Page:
Two of the greatest novels of the 19th Century are collected together in this double-feature by master storyteller Robert Louis Stevenson!
First, the swashbuckling epic tale of high-seas adventure "Treasure Island." When young Jim Hawkins discovers a map to the legendary pirate Captain Flint's buried treasure, he embarks on an ocean voyage to retrieve it with the help of Squire Trelawney, Doctor Livesey and the mischievous sea-cook Long John Silver. When the shipmates on board their vessel are revealed to be pirates themselves, it is up to Jim to rescue the day and take down the conspirators...headed up by Silver himself!
Then, the legendary gothic tale of mayhem and murder, "The Strange Case of Dr. Jekyll and Mr. Hyde." Mild-mannered lawyer G.J. Utterson learns of a misshapen stranger - a Mr. Hyde - who seems to have his dear friend Dr. Henry Jekyll in his thrall. Attempting to discover the secret of this strange association, Utterson is drawn into a mystery that will lead to deception, an exploration of the duality of man and, ultimately, murder.
Enjoy these two novels of adventure and horror by legendary storyteller Robert Louis Stevenson.
Robert Louis Stevenson (born Robert Lewis Balfour Stevenson on November 13, 1850) was a Scottish author, poet and travel writer who created some of the greatest works of adventure of the 19th century, including Treasure Island, Kidnapped and The Strange Case of Dr. Jekyll and Mr. Hyde as well as A Child's Garden of Verses, an illustrated book of poetry for children.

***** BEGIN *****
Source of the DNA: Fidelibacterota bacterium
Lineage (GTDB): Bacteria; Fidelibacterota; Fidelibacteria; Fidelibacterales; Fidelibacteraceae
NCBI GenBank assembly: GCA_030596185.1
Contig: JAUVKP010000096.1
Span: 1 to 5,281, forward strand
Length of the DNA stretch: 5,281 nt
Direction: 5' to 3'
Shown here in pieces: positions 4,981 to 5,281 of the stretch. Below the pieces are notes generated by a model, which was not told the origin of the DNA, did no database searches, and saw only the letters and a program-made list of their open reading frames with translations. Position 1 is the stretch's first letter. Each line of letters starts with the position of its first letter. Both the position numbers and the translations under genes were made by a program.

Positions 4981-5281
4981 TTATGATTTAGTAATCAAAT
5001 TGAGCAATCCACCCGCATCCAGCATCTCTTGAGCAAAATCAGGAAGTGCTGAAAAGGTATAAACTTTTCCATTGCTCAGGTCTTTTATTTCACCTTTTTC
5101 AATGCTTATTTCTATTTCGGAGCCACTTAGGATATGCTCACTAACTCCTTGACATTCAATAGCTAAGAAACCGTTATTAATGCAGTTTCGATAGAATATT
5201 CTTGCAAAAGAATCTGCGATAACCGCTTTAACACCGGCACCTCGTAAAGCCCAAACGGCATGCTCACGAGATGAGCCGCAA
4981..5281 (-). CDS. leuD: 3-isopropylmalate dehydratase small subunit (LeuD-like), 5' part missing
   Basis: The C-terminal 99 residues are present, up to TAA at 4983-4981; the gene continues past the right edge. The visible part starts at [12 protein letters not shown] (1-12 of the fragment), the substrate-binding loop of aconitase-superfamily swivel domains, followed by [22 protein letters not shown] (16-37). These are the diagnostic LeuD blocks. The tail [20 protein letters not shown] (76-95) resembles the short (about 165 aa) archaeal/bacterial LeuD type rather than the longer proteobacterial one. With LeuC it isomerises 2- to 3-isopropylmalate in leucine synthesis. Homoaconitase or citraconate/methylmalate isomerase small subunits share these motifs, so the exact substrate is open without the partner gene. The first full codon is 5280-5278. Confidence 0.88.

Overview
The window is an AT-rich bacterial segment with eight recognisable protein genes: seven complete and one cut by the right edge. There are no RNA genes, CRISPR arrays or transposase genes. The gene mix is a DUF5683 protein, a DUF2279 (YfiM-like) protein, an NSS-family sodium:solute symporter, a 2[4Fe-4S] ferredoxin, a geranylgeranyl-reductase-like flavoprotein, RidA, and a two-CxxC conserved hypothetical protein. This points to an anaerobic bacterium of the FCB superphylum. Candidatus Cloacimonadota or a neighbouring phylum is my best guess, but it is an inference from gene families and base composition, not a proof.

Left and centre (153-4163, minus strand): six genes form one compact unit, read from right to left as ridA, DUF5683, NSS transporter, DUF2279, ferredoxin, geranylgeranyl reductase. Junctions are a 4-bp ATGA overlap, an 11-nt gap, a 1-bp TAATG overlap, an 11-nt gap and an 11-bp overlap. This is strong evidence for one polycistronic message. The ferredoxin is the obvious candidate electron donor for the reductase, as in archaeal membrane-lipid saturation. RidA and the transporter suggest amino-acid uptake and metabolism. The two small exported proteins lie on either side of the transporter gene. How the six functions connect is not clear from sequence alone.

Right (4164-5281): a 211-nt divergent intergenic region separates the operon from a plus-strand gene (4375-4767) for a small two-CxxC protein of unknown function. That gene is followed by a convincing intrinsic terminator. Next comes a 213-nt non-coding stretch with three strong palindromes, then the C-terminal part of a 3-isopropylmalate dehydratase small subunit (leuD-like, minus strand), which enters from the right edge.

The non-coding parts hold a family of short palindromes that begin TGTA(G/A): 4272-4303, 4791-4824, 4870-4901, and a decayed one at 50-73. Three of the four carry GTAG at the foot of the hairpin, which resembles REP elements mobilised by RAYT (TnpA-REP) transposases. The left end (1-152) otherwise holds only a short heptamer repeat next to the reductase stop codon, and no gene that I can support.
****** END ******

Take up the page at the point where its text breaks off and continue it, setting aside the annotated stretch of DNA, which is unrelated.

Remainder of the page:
Stevenson was an only child, born into a family with a long history of designing and engineering lighthouses, and despite suffering from severe health and respiratory conditions his entire life, managed to travel the globe (in defiance of his doctors' wishes).
Studying both engineering and law, Stevenson rejected both and began to write about his travels instead, eventually trying his hand at fiction, penning several collections of short stories. He finally had his first real success with Treasure Island in 1883, followed swiftly by The Strange Case of Dr. Jekyll and Mr. Hyde and Kidnapped (both published in 1886).
Married to Fanny Van de Grift Osbourne, Stevenson eventually settled with her on a large farm in the island of Samoa where he would die, quite suddenly, of a cerebral hemorrhage in 1894 at the age of forty-four.
The Samoan people, who dearly loved Stevenson, buried him on Mount Vaea in Samoa on a spot overlooking the sea and turned his house into a museum which still exists today.